Jay Stielstra is one of the most humble, self-effacing guys you’ll ever meet. Which just goes to show that it is possible for ego and talent to co-exist in an inverse ratio. Once you hear a Stielstra song, you quickly realize that despite his aw-shucks demeanor, he’s one hell of a songwriter. Stielstra has been a fixture on the local music scene for nearly five decades, and few musicians command more respect and affection from fellow musicians and fans alike.
While he’s prolific and writes on an admirably wide range of subjects, Stielstra is most aptly described as a “Michigan songwriter.” A number of knowledgeable people, among them former Ark director Dave Siglin, have proposed that he be appointed Michigan’s poet laureate. Stielstra’s love of the state’s natural treasures shine bright in the lyrics of many of his songs. In his “Manistee River Waltz,” he sings of the river but also of a departed friend:
Will she run clear as Stolichnaya
From Yellow Trees to the Ranch
Will the beer stay cold in the Mecum Bar
When the mayflies rise to dance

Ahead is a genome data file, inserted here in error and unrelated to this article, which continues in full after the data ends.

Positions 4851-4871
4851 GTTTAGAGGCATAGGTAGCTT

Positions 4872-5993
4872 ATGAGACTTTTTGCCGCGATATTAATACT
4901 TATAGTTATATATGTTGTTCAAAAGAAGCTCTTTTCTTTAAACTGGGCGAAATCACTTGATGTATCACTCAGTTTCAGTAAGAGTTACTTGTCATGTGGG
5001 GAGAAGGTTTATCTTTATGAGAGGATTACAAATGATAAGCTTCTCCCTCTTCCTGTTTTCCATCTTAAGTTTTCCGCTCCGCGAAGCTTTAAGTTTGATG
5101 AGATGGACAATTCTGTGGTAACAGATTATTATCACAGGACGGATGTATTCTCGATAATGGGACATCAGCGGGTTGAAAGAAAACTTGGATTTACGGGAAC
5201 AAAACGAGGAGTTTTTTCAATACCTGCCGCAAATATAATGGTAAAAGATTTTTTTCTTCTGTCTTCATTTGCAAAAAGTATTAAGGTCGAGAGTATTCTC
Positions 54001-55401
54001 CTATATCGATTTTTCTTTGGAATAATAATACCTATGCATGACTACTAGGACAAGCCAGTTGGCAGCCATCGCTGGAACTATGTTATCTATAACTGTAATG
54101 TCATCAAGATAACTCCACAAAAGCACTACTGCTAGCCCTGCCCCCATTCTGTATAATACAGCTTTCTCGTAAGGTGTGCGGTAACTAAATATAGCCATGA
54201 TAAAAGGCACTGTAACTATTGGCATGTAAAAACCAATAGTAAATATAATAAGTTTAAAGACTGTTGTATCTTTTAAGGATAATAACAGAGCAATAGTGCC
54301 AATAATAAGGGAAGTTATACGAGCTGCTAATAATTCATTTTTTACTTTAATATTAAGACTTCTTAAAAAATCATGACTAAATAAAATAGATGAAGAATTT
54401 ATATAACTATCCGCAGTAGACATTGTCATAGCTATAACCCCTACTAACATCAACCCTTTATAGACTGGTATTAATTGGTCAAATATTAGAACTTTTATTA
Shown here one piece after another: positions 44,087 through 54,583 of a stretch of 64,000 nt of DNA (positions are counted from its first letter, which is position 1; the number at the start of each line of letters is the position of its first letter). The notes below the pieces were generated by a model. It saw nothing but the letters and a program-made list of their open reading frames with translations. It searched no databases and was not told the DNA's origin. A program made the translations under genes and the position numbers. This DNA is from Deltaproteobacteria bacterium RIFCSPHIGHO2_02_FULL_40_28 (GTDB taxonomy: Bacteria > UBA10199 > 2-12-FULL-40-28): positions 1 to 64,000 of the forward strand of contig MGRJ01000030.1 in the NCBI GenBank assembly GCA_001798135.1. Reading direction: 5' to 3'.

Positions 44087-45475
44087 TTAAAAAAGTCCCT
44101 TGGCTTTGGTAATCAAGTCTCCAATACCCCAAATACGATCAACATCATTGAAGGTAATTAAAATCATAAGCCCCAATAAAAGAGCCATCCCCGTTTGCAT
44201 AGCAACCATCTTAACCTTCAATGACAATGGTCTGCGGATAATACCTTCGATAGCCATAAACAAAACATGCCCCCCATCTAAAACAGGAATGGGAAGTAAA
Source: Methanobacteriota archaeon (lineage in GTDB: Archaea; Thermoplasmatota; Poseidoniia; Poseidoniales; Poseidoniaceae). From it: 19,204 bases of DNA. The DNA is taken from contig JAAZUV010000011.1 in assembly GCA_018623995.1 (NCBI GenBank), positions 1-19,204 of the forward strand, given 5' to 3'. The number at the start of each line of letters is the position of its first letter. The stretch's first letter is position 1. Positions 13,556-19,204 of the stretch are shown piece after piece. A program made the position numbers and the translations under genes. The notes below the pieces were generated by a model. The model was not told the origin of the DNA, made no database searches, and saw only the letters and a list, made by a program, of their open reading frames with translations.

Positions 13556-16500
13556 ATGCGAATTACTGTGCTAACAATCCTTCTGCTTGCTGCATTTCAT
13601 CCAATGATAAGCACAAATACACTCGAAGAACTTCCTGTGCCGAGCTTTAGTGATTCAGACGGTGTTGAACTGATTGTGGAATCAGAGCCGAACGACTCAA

Will the weather be as unpredictable
And the fishing as well the same
Will we carry on as we’ve always done
And scarcely mention his name.
This ability to seamlessly weave together personal, vivid, authentic details with the universal emotions growing out of friendship and loss gives Stielstra’s songs their particular poignancy and power. (Plus, I’m aware of no other songwriter who’s managed to smoothly work Stolichnaya into a verse!)
Following in the great tradition of Woody Guthrie, Stielstra has also channeled his frustration and anger at social injustices and the behavior of some politicians and one-percenters into hard-hitting songs with evocative lines: “Leave the bottle on the table, waiter, I ain’t finished yet.”
You can also add “playwright” to Stielstra’s resume. Since many of Stielstra’s songs are really short stories, populated with unforgettable characters, and since he works with the unifying quilt of Michigan settings, he’s been able to stitch them into a number of musical plays, including North Country Opera and Tittabawassee Jane. Like his songs, these plays have earned loyal audiences throughout Michigan.
Stielstra has always attracted great backing musicians . For his concert at the Ark on November 12, he’ll be accompanied by Judy Banker, who’s played guitar and sung harmony vocals with him for years, and Dave Roof, one of the most sought-after bassists on the local scene. Fiddler Mary Seelhorst, longtime member of Bill Bynum’s band, and harmonica wizard Peter “Madcat” Ruth will also join the band. Stielstra’s longtime friend and fellow carpenter, Chris Buhalis, who is perhaps one of the finest interpreters of Stielstra’s songs, will open the show.